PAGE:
Do not forget that sleep produced by drugs is not natural. It may be appropriate to take sleeping drugs for a night or two during periods of stress (e.g. after a bereavement) or after periods of intense work when you just cannot relax, or intermittently through long periods of stress or when travelling overnight or working shifts. In such circumstances they should only be taken for a few nights in a row, because it is accepted that the sleeping-drug habit is a real risk after several nights of drug-induced sleep. If you have a persistent sleep problem then you ought to consult your doctor. But, of course, it does little good if you get a quick consultation and a prescription for sleeping drugs with instructions to get further prescriptions from the receptionist when you need them. Do not forget that emotional problems are a common cause of sleep disturbance and these may produce many symptoms in addition to insomnia; for example, frequent headaches, feeling anxious or tense, sad, depressed or tearful, backaches, pains in the chest, indigestion, dizziness, no energy, feeling fed up, feeling irritable, fears about your health or about going out by yourself, loss of appetite, loss of interest in sex, loss of weight, palpitations, feelings of guilt, feeling not wanted or feeling that other people are talking about you. These are only some of the group of symptoms which should help your doctor diagnose a psychological disorder and organize appropriate treatment.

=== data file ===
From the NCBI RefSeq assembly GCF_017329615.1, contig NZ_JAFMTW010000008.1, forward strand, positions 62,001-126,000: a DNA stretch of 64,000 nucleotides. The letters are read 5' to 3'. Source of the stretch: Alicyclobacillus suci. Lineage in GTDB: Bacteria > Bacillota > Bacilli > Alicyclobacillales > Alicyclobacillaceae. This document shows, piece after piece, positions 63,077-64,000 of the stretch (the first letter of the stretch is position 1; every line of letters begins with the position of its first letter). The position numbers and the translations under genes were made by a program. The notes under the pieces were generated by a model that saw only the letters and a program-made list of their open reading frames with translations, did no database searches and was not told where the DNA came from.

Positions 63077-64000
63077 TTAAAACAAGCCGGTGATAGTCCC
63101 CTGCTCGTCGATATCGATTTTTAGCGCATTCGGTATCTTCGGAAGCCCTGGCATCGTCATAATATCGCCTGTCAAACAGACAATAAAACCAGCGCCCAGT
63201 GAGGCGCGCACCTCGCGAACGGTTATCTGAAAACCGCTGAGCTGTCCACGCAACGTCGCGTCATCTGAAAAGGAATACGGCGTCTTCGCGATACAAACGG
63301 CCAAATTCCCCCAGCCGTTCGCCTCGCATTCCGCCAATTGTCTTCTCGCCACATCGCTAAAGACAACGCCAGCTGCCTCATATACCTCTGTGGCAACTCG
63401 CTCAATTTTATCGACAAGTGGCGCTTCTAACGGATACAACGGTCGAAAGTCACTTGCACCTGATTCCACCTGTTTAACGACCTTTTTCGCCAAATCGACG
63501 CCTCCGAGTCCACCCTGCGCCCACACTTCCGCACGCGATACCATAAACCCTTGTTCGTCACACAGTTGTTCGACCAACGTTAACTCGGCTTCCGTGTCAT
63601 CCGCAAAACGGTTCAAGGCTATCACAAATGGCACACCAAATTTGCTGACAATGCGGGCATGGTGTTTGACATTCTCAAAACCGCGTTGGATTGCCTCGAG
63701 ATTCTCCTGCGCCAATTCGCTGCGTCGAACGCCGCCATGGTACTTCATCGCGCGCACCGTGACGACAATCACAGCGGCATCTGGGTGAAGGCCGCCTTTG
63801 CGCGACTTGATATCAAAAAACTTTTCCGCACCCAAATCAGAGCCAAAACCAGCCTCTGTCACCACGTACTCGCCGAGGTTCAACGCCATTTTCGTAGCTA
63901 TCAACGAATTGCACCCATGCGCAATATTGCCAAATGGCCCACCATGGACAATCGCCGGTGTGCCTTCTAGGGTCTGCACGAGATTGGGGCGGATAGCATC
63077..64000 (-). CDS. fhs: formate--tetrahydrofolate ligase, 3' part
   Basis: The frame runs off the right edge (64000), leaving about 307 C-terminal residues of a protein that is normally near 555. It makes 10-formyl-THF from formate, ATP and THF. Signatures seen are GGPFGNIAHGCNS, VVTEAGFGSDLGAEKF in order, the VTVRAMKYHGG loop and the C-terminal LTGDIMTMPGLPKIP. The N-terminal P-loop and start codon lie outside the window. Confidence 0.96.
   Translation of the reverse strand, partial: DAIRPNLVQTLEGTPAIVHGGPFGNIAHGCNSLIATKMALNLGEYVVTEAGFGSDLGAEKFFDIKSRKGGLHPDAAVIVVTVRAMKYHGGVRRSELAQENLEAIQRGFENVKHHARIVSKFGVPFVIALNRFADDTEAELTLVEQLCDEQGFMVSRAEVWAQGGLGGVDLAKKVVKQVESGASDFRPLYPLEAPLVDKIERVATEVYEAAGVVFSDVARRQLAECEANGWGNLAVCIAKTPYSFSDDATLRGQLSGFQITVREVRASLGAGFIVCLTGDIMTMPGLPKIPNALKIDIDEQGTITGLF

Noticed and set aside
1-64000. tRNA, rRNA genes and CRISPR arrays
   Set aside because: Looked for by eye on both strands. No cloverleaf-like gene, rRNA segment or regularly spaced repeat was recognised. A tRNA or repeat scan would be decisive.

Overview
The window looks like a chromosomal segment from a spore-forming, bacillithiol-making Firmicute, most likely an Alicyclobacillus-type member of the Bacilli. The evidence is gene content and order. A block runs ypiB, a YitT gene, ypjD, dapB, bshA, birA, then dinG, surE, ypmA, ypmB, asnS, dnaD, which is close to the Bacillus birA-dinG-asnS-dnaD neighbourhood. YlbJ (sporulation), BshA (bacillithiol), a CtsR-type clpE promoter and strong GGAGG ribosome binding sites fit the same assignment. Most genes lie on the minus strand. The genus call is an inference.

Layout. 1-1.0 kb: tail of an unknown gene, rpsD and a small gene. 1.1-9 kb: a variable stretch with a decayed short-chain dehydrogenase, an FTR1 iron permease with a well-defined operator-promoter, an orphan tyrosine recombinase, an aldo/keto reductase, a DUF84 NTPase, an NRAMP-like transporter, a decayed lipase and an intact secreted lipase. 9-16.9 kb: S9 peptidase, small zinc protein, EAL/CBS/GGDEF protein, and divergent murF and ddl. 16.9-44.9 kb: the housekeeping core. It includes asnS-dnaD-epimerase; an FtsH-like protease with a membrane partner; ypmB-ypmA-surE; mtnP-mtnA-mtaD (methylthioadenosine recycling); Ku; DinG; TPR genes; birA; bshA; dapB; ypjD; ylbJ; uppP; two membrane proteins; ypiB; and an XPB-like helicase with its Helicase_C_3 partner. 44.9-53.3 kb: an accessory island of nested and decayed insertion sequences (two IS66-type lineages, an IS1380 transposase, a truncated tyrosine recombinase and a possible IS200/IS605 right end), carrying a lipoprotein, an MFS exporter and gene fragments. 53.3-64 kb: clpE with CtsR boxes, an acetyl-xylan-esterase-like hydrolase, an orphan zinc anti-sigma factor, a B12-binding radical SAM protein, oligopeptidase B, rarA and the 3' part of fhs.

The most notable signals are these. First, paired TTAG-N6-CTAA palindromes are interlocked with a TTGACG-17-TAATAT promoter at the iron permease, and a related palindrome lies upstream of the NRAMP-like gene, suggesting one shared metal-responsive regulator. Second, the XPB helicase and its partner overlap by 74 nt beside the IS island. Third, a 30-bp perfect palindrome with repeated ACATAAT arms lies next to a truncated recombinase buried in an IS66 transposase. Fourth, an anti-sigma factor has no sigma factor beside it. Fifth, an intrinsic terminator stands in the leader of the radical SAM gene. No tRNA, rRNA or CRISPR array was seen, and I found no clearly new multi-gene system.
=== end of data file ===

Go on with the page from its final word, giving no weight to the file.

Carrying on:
If you have a psychological disorder, the use of sleeping drugs may aggravate your condition, especially if you are feeling sad or miserable. It is important to recognize what are labelled as ‘depressive symptoms’. These include characteristic sleep disturbances, and antidepressant drugs may be effective in relieving them. This again highlights the importance of the initial treatment of insomnia. You and your doctor need to consider together as many as possible of the factors which may be causing your insomnia.